The Land of Unsafe Toys

Presents for pets are loads of fun... until that trip to the emergency clinic

Jawbone Bone / Dr. Young - HPAH
Jawbone Bone. Dr. Young - HPAH

This article is a companion piece to the Safe Pet Toys article offering tips for shopping for safe pet toys.

The wide range of pet toys on the market offer something for every pet and every budget. All choices are not equally appealing or safe for every pet though. The age, size/breed, and personality of each pet are important factors when choosing toys for a pet, whether as a gift for your own pets or for other pets in your life.

Dogs and Bones

I have heard "my dog does just fine with bones" too many times to count. And, some dogs are fine with bones. Many dogs are not. Most of the bones in pet supply stores are hard and brittle, some are filled with a "marrow" treat.

The size of the dog, the bone, and how enthusiastic the dog is about chewing and playing with the bone all come into play. Dogs that like to play catch or fetch do better with soft, sturdy toys -- with less damage to teeth and gums.

The Dangers of Bones

The top worries about bones are:

  1. Broken teeth (see photo).
  2. Bone stuck on lower jaw (see photo) or lodged in upper jaw.
  3. Bone swallowed or stuck in pharynx or throat.
  4. Bone ingested, causing gastrointestinal obstruction or rupture.

I am not a fan of bones as chew toys for dogs. The above scenarios often involve surgery or at least anesthesia or sedation to remedy the problem. The risks outweigh the fun.

Safe Chew Bone Alternatives

For the dogs who like to chew and/or play catch and fetch, I recommend a durable, non-destructible, rubber bone, ball, or flying disc. Of course, "non-destructible" isn't an absolute, but my dogs have done well with the toys mentioned below. Some dogs chew/ingest any toy though, so as always, supervision is recommended.

A few brands I have used for my dogs over the years:

  1. Kong toys - Large variety of dog toys. Be sure to read labels for weight of dog, age (puppies, seniors, etc.), and chew durability. Compare Kong toys.
  2. West Paw Zogoflex Toys - My review of these durable soft chew toys.
  3. Kibble Nibble - Eager chewers can chip away at this toy, use with supervision.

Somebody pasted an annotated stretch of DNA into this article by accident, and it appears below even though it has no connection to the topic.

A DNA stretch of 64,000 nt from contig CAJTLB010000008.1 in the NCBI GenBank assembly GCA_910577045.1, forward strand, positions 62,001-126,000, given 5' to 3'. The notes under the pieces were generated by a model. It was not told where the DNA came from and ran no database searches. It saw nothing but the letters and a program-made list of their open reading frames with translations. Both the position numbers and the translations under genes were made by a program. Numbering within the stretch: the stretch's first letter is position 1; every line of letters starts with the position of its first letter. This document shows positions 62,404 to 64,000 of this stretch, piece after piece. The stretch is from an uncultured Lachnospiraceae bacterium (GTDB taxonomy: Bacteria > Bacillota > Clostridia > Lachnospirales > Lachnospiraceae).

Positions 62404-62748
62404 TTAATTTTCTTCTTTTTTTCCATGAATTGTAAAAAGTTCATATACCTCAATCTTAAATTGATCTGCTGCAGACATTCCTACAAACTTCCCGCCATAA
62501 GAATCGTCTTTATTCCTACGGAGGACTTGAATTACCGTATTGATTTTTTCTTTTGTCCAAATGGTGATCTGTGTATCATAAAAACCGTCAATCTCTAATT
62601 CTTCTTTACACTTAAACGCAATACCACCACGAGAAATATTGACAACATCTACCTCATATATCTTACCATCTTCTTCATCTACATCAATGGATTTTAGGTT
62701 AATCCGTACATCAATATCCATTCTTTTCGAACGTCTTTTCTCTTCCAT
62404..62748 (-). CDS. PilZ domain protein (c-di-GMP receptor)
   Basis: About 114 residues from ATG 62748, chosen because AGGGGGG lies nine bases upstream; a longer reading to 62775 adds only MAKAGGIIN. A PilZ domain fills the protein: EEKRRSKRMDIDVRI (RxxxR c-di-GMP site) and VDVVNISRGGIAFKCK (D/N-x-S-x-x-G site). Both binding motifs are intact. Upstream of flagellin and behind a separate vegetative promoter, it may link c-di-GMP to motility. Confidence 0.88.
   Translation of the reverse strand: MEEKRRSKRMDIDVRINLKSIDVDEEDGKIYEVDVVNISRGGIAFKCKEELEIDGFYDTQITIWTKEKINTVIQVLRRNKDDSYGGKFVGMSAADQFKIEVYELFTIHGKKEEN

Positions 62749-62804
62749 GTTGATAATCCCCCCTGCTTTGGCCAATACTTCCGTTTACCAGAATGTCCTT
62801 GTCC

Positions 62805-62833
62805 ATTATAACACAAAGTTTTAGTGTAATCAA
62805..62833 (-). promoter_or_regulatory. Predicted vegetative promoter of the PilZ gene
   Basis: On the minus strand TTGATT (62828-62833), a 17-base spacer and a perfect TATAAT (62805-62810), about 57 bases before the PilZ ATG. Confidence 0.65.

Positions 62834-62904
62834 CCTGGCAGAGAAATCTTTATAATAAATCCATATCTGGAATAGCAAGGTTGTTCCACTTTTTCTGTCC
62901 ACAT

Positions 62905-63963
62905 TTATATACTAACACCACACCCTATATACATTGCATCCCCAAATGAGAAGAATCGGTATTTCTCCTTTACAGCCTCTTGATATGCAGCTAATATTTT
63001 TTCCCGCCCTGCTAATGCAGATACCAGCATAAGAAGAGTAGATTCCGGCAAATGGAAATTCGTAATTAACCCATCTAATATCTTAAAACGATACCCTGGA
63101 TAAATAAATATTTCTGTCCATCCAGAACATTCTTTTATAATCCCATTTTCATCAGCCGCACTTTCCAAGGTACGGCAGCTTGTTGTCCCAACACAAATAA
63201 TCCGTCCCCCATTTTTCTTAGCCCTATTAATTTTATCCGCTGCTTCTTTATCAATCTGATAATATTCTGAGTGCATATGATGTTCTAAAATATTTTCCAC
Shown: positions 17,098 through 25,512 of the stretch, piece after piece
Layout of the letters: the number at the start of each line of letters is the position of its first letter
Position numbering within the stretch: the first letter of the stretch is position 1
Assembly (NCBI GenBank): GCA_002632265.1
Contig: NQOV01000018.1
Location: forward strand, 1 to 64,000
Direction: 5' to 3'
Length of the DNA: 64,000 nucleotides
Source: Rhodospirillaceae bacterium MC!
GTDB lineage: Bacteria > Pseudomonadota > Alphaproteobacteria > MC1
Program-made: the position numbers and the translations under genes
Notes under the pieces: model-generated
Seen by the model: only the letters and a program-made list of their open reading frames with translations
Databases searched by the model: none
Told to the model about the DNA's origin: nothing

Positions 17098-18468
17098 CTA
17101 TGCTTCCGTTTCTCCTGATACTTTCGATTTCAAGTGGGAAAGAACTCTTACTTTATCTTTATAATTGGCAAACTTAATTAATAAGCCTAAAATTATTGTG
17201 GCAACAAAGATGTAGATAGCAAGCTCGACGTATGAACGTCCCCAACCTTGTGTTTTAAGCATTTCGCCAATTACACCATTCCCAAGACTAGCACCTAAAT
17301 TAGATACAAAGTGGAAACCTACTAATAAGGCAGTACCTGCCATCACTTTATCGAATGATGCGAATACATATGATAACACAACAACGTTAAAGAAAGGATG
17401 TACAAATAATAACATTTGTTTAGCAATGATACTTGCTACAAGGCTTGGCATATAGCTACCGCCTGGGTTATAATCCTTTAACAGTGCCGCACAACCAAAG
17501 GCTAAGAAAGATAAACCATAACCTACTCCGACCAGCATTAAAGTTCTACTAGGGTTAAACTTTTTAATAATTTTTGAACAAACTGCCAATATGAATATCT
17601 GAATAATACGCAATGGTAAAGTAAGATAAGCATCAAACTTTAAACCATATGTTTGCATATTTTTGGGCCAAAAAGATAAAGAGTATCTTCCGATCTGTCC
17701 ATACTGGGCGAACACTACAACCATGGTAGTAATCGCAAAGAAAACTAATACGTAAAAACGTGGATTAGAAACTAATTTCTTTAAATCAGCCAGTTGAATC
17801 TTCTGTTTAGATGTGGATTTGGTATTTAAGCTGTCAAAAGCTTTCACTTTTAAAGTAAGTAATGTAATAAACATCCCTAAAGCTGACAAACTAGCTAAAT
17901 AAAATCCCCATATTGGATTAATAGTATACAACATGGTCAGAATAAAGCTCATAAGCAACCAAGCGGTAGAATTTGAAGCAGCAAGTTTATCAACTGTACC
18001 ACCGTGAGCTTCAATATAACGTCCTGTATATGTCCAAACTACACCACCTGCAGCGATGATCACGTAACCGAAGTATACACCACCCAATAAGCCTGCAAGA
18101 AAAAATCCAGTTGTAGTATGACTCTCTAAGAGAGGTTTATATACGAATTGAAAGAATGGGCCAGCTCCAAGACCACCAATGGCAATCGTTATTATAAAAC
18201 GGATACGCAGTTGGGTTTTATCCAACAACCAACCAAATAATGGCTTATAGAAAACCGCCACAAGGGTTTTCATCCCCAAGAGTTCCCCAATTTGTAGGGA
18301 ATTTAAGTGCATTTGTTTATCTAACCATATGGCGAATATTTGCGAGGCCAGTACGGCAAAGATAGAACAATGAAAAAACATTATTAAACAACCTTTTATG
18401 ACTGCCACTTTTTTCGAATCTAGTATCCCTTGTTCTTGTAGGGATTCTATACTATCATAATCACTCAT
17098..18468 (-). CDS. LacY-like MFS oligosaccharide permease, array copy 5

4. Stuffed animal toys - various brands - This type of toy clearly isn't for every type of dog, but my Greyhounds love them and get lots of "chewing" play time in without shredding or eating the toy.

Rawhides, bully sticks, hooves, ears, and similar treats may be ok for some dogs, but I don't offer them to my dogs. Possible problems include: ingesting too fast (getting lodged in throat, mouth), digestive problems, and risks of salmonella

Related: See what viewers recommend for pet toys and gifts.

Cats and Strings

Cats and string go together like dogs and bones; a common assumption that everything will be fine, but there are risks here, too. Dragging around a string or a "fishing pole" type of cat toy is fun, and cats love it. Under supervision, this is a great play toy and a great way to get some exercise for your cat.

The problem is when the cat has access to string and string-like items when you aren't looking. Everything from yarn, to rubber bands, to that needle and thread in the basket on the counter is a potential risk. A cat was presented to me for "coughing," only to find a silver needle embedded in the back of her mouth, with thread and plastic beads hanging down the throat. 

Many cats, including some I have lived with over the years, love rubber bands and will seek them out to eat. This can cause stomach or intestinal blockage over time. A cat I treated in practice had consumed large quantities of rubber tubing, causing a large obstruction in the intestine and small intestinal ruptures, necessitating a bowel resection (removal of the affected intestine).

Other string hazards are seasonal -- Christmas tinsel, package ribbons, and Easter grass. Once cats start eating a stringy item, the swallow impulse takes over, ingesting more of the string, ultimately causing what is known as a linear foreign body. This can be deadly in some cases.

Final Verdict

In summary, fishing pole type cat toys or other "string-y" toys are fine, if under supervision. After play time, be sure to put the string away, safely out of your cat's reach.

Dog and Cat Households

In homes where both dogs and cats (or other pets) reside, it is important to consider if toys are shared, or in the case of my home, small cat toys eaten by the dogs. I purposely keep cat toys out of the dogs reach, just in case.